- Both personal and professional topics are equally popular, with most bloggers covering multiple topics
- Half of bloggers consider their style to be sincere, conversational, humorous, and expert in nature.
- Although there is a perception of blogging as a means for writing a tell-all or gossiping, those blogging styles fell to the bottom of the list among the bloggers surveyed
- Music is more popular and politics is less popular in Asia, while personal, lifestyle, and religious topics are less popular in Europe.
- International bloggers tend to be less conversational and snarky.
- Asian bloggers tend to be more motivational and confessional, while European bloggers are more confrontational.
- Women tend to be more conversational in their blogging style, while men tend to be expert.
- Those under 34 are more confessional in their blogging style, while those over 35 are more expert in their style.
- When asked why they blog, the majority of personal bloggers do it for fun.
- Twenty percent are currently making some money blogging, and another 42% hope to make money on their blog in the future.
There’s lots more in the report, along with some very interesting charts and graphs showing more detailed analysis of what bloggers feel, and how they are motivated. If you missed it, you can check out the first part of the report, which gives more of an overview.
I’m very pleased to announce that the next installment of the State of the Blogosphere is out! It has been about a year since the last report, and the Technorati team has really worked hard to make this report something comprehensive, interesting, and informative.
One of the big changes this year is that along with a comprehensive scan of Technorati‘s complete database, we also did a massive survey of bloggers who have registered with Technorati – a detailed survey with dozens of detailed questions about themselves, how they blog, and more. Altogether over 1,290 completed surveys came in from over 60 countries, with over 1,000 respondents (83%) providing their URLs and email addresses for follow-up. More information about the survey methodology is here. The report is so big, in fact, that we’re releasing it in 5 parts:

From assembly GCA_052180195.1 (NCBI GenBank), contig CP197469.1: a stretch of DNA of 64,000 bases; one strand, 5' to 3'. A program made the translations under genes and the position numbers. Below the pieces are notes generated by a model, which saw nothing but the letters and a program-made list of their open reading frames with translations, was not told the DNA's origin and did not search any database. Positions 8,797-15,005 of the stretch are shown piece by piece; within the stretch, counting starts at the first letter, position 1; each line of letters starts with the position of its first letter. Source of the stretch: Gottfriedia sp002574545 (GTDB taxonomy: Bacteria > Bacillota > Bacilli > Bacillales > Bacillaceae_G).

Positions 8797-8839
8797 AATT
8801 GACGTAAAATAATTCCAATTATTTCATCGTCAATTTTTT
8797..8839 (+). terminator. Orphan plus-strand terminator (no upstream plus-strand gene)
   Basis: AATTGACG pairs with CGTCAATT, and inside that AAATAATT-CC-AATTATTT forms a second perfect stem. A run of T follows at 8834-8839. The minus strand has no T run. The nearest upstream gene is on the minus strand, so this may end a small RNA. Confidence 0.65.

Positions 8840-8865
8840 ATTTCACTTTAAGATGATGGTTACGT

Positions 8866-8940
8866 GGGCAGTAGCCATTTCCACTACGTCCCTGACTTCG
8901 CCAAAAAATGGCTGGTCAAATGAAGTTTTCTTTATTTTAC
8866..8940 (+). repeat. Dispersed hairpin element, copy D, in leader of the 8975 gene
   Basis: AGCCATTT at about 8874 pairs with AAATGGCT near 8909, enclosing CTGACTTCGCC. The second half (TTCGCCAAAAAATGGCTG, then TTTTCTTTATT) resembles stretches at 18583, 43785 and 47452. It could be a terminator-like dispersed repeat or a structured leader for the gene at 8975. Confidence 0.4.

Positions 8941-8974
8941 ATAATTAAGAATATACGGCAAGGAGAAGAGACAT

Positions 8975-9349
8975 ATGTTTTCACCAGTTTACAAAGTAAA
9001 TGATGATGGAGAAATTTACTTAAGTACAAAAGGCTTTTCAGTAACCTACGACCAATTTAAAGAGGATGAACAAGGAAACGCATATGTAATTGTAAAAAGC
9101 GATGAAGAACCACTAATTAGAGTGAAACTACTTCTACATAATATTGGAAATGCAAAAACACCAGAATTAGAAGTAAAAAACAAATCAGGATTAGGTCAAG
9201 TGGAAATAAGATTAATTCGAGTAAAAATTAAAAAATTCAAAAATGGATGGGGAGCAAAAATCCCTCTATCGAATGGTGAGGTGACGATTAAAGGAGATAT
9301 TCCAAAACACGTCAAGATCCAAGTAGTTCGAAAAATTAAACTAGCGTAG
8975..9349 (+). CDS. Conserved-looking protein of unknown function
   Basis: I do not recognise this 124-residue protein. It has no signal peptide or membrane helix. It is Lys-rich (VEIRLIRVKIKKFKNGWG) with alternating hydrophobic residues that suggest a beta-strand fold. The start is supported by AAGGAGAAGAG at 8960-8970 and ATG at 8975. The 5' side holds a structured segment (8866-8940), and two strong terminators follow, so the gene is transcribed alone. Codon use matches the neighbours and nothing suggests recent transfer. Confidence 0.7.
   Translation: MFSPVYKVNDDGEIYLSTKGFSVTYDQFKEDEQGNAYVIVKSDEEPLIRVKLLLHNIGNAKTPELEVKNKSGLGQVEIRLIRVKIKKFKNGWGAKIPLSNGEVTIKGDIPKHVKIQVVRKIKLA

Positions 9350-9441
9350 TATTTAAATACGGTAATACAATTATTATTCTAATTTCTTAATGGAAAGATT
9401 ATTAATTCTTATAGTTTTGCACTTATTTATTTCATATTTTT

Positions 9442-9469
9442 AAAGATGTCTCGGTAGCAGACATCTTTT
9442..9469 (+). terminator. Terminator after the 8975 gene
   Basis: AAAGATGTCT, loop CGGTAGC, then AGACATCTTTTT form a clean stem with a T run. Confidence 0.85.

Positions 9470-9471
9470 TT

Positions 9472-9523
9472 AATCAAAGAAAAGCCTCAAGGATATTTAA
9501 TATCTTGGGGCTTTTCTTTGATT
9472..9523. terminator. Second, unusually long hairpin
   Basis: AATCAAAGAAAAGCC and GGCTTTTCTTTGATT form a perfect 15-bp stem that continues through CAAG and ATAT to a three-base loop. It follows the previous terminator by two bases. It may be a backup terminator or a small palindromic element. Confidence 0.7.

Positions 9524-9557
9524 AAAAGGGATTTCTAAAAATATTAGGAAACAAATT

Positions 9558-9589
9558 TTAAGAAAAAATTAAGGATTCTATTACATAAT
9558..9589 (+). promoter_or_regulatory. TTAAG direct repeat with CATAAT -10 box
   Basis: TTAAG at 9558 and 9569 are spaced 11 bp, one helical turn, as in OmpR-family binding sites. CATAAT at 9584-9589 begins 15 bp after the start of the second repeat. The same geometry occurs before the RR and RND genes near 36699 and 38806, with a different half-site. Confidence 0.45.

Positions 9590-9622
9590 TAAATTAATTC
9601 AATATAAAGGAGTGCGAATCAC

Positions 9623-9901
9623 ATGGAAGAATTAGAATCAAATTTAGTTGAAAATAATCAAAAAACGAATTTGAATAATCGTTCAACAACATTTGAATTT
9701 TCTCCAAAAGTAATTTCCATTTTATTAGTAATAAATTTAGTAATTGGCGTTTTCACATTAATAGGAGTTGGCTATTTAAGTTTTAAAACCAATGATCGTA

Day 1: Who Are the Bloggers?
Day 2: The What And Why of Blogging
Day 3: The How of Blogging
Day 4: Blogging For Profit
Day 5: Brands Enter The Blogosphere
Enough of the preamble! Here’s some juicy nuggets:
- Technorati is currently tracking 133 million blogs (we’ve done a LOT of culling spam blogs, and the number of bloggers keeps growing!)
- 7.4 Million blogs have posted in the last 120 days – that’s 5.5% of all blogs we track.
- 1.5 Million blogs have posted at least once in the last 7 days.
- There are now, on average, 900,000 blog posts tracked every 24 hours. That means that Technorati’s tracking 37,500 new blog posts per hour, or 10.4 new blog posts per second!
Here’s some more highlights from the survey of Technorati bloggers:
- The majority of bloggers we surveyed currently have advertising on their blogs. Among those with advertising, the mean annual investment in their blog is $1,800, but it’s paying off.
- The mean annual revenue is $6,000 with $75K+ in revenue for those with 100,000 or more unique visitors per month.
- Median investment and revenue (which is listed in the full report) is significantly lower, around $100-$200 per year.
There’s so much rich data in there, lots offered for study. I don’t think anyone has ever done as detailed a study of bloggers with as many participants, which means that you can slice and dice the data in a number of ways and still have enough respondents to have statistical significance. For example, blog networks serve nearly women bloggers at more than double the rate they serve male bloggers (16% of women who have advertising use a network, while only 7% of men who have advertising use a network). There’s more to come, but go have a look at the initial report, hot and fresh at the Technorati site. If you want to see the older reports to compare, I’ve got them archived as well.